Staffing Birthright Israel trips are the most rewarding aspect of my job. My desire to pursue Hillel work stems from prodigious positive memories formulated during 13 years of attending a Yeshiva day school. Over the course of ten days Birthright Israel trips are able to successfully create more positive memories and enable growth for students in ways in which Jewish professionals strive to emulate throughout the academic year.

When students ask me about Birthright Israel and what they can or cannot expect out of the experience; I tell them it is an opportunity to explore self-identity, culture, and establish new lifelong friendships. I’m grateful to have witnessed numerous firsthand accounts of the deep growth my students have progressed as both Jews and young adults during our shared experiences in Israel.

Why Birthright Israel Is Important for College Students

I believe students are deeply interested in finding meaning during their college experience. Students travel on Birthright Israel trips with varying degrees of self-confidence, knowledge, and familiarity in relation to their Jewish identity. Birthright Israel trips provide an immersive experience for participants to personally explore and connect to the people, values, traditions, culture, and land of Israel. From my experience leading three Birthright Israel trips, students are willing to formulate meaningful relationships. Within a few days, each of my groups successfully transitioned through their norming stage by establishing group norms, rituals, and social activities to enrich inclusivity, socialization, and cultivate safe learning environments. The combination of sharing continual new experiences, reflection, and adapting to change culminates in countless new formed friendships and positive Jewish memories.

Empowering Jewish College Students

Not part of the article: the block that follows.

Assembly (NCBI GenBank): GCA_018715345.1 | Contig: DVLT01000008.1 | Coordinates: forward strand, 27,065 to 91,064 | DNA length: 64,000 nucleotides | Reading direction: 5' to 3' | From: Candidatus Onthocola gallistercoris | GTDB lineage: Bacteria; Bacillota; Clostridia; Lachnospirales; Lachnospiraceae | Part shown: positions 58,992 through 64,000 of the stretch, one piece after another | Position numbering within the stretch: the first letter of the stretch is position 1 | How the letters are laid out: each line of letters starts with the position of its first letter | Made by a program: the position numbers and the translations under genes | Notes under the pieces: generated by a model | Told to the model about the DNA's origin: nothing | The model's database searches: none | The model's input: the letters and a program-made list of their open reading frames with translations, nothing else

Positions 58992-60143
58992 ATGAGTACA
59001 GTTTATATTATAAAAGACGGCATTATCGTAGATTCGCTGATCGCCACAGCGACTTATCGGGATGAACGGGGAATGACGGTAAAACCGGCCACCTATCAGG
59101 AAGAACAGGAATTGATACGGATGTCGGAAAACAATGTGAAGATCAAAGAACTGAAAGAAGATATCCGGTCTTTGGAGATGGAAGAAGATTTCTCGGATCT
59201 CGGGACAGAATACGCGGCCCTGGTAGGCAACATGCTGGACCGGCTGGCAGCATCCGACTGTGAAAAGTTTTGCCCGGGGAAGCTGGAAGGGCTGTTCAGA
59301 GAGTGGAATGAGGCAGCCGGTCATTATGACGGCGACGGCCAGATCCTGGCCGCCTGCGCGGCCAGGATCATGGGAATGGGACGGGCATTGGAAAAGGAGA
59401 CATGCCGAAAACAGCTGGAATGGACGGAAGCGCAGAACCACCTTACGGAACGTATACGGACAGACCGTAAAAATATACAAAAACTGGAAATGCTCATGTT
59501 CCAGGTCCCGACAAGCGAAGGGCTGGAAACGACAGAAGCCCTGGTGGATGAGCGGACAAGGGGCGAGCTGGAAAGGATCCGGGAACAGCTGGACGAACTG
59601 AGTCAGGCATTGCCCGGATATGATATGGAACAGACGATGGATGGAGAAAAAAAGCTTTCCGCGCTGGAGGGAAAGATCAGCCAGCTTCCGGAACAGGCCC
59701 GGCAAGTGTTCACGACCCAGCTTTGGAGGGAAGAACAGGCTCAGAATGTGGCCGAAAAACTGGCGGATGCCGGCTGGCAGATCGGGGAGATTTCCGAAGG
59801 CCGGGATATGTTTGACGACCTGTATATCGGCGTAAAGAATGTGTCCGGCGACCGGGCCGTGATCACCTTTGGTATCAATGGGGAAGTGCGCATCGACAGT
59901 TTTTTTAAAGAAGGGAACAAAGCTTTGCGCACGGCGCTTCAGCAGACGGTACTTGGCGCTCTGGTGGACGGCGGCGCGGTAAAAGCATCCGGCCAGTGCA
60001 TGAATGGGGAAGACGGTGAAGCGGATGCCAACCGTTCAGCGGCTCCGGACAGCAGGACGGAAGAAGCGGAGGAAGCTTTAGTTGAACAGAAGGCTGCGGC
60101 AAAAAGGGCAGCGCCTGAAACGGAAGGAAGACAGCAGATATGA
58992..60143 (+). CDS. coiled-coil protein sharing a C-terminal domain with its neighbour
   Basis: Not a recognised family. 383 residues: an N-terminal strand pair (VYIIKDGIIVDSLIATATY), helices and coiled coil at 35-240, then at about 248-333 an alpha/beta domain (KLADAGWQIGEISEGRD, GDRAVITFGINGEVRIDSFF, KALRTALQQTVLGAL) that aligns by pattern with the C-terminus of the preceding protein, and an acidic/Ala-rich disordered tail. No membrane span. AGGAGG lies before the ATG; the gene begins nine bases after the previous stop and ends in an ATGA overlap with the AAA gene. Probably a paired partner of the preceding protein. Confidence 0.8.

Throughout trip experiences, my co-leaders and I craft intentional opportunities to enable and empower students to find meaning for themselves and their Jewish identities. I will never forget certain times in which my students demonstrated conspicuous growth in the midst of their journeys in Israel. In 2018, I led my third Birthright Israel trip and on a scorching hot day, we traveled to Mount Herzl, Israel’s national cemetery. The Tour Educator began to discern Yitzhak Rabin and Theodor Herzl, one of the many individuals who sacrificed their lives to protect and advance Israel’s standing as the Jewish nation. Suddenly, one of my students with tremendous audacity and courage vocalized his story of experiencing antisemitism while at public school during his childhood. This moment of vulnerability in a supportive environment empowered him to grow and develop Jewish self-confidence upon returning to campus.

It's All in the Numbers: See the impact Birthright Israel trips have on young Jewish adults and why providing these experiences is so crucial to our Jewish heritage.
It's All in the Numbers: See the impact Birthright Israel trips have on young Jewish adults and why providing these experiences is so crucial to our Jewish heritage.

Trips Foster Self-Confidence

I recall one of my students volunteering his time to help craft a Friday evening service for his peers to celebrate Shabbat in a meaningful and fun way. It is important to highlight that my student stretched outside of his comfort zone in order to pursue a Jewish cause and deepen community.

Lastly, I reflect on times I spent musing under the stars in the Negev while students placidly contemplated life’s big questions. I vividly recall feeling an authentic connection to the land of Israel and God’s promise to Abraham to multiply his descendants by the stars in the sky. It is these moments that indubitably leave me to believe that Birthright Israel serves as a strong pipeline in fostering Jewish identity and self-confidence in young adults.

Students begin their ten-day journey to Israel with deep curiosities and indifferences regarding their relationship to Judaism and return with lifelong friendships, memories and learning. It’s with great pleasure and joy that I have seen hundreds of students return to campus life and suddenly transform into active participants in the Jewish community.